To complement my two recent posts about Conwy’s Victorian and present-day time tunnels which afford journeys into imagined legendary and medieval pasts, and gather together these allusions for present-day visitors and travellers, I want to post about my first-ever time–traversing neo-medieval architecture of the early 19th century: the Conwy Suspension Bridge.
Having visited Conwy many times and looked down over this Grave I-listed bridge which is cared for by the The National Trust, I only very recently walked across the bridge, now for pedestrian traffic only since it was replaced for road traffic in 1958, for the first time.
At 99.5m long, it was constructed between 1822-26 following Thomas Telford’s design to take traffic between Bangor and Chester along the North Wales coast. A wooden deck was replaced by an iron roadway in the late 19th century and the wire cables served to strengthen the original chains in 1903. It was only superseded by the new road bridge in 1958 and it is now a ‘road to nowhere’ bridge sandwiched between its successor to the north and the railway bridge to the south.
The neo-medievalism might be seen passively as an attempt to ‘match’ the ruins of the late 13th-century castle, but I would propose that this is a form of colonisation of the castle and its neo-Gothic architecture. Indeed, the architecture of the bridge’s towers bear more emphasis on a early 19th-century fantasy of a castle than to the real medieval architecture it is adjacent to. It has two crenellated round towers with false machicolations on each side, as well as crenellated outworks overlooking the river and town.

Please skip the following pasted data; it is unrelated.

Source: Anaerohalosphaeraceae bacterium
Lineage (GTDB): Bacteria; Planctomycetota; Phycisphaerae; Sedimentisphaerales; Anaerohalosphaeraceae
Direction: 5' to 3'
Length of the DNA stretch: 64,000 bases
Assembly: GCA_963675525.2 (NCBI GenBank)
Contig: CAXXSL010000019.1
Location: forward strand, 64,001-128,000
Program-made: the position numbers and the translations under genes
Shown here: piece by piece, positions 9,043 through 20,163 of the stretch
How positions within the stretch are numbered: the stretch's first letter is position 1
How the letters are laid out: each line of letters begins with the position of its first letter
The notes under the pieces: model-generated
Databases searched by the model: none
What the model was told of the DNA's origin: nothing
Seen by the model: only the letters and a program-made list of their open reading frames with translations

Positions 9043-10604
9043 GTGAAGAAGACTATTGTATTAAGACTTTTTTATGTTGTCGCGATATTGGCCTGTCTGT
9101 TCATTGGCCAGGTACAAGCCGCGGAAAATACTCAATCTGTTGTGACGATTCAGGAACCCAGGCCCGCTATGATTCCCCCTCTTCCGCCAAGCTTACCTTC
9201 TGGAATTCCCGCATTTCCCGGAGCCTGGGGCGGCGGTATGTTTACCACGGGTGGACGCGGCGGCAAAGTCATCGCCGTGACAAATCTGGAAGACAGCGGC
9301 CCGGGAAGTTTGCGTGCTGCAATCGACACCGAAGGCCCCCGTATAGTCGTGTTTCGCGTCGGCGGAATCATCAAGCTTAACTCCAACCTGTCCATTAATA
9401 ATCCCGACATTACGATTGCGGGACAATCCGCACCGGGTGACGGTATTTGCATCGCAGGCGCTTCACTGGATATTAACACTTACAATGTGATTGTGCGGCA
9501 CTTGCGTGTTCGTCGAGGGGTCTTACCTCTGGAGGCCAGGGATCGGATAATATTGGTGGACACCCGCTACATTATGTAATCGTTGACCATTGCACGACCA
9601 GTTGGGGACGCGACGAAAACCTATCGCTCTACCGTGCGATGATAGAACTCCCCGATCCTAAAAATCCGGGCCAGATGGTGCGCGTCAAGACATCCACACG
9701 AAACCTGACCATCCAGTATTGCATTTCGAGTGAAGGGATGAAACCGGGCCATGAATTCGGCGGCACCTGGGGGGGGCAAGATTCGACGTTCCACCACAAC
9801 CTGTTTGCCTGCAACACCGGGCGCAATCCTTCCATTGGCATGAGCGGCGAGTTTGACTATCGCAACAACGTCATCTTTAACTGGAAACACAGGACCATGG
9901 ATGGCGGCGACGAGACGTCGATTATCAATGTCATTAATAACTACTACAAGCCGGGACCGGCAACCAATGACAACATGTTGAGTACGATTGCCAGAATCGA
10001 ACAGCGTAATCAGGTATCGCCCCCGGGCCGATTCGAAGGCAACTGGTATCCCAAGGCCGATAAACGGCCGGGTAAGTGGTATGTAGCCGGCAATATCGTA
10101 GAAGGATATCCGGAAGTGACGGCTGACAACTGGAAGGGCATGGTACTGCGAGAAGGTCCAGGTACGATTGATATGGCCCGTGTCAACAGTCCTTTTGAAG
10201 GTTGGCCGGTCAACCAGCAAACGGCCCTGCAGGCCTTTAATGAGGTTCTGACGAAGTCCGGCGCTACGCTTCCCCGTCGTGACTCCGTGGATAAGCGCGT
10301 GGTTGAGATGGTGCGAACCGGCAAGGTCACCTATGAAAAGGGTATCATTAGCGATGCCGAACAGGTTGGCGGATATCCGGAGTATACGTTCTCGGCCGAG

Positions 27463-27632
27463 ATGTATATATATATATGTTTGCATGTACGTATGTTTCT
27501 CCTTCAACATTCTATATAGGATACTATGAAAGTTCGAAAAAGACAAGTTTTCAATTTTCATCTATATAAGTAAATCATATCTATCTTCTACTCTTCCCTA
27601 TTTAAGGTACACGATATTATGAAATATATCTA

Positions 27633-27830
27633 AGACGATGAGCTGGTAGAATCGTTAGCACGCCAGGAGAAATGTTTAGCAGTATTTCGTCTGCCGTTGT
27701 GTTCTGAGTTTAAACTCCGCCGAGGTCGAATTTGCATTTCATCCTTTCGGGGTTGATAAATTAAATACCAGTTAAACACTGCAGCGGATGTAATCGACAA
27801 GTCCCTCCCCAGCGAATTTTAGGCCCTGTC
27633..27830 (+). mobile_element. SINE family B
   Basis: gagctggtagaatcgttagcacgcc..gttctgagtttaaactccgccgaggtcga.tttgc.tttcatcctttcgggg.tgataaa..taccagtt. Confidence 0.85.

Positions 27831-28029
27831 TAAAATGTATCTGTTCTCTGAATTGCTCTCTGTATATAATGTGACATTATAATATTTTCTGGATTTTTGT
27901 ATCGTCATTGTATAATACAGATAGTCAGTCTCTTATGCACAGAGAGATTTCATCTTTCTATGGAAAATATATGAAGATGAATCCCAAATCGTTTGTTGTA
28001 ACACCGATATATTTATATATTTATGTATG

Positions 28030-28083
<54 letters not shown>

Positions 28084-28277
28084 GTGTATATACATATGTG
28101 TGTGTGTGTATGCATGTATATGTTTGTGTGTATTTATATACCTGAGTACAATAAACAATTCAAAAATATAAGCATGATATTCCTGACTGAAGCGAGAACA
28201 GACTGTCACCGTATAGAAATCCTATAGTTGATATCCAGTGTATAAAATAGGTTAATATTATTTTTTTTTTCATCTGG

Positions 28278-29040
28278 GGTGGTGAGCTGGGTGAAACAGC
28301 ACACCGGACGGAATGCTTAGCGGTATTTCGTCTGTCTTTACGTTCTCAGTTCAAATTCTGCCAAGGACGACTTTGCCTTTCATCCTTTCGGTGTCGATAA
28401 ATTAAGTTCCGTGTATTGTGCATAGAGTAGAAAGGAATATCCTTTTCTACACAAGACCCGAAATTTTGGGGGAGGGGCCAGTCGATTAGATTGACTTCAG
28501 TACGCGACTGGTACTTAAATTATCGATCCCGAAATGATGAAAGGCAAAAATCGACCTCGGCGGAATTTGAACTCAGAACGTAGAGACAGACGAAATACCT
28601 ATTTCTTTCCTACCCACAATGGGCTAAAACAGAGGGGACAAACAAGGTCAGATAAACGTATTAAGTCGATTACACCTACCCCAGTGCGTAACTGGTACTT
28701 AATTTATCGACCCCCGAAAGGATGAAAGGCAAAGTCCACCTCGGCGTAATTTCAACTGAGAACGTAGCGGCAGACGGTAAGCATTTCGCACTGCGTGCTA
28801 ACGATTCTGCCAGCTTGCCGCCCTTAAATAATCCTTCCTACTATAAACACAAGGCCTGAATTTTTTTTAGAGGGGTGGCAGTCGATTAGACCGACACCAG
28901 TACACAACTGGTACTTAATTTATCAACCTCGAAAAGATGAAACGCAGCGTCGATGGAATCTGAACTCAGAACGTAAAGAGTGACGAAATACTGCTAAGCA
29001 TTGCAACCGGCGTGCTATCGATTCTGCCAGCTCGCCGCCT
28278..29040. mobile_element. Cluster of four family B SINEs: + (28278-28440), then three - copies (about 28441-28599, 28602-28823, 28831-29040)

A fabulous 19th-century touch is the addition of gas lamps hanging down below the machicolations.
A further dimension is, of course, the architectural conversation that subsequently takes place with the railway bridge, which runs alongside it to the south.
Striking in its own right is the miniature castle fortifications of the toll house, with its detailed description of toll charges.
What I hadn’t realised before visiting is that the suspension chains and cables at their western end are embedded into the castle wall: the bridge is actually connected directly, not merely adjacent, to the medieval ruined fortress! So the bridge had an actual physical connection, as well as an emulative, relationship with the castle.
I noticed 2 principal commemorative dimensions. At the east end of the bridge, opposite the toll house, are a pair of plaques presented by the Institution of Civil Engineers and the American Society of Civil Engineers. The one in English (right), one in Welsh (left), each afford details of the bridge’s construction, its closure to vehicular traffic in 1958 when the new road bridge was opened, and details of its importance for the Bangor-Chester road. It bears a commemorative plaque high up on the west-facing side of its western gatehouse
Then there is a plaque on the western face of the western tower, commemorating the building of the bridge as well as the restoration by the National Trust.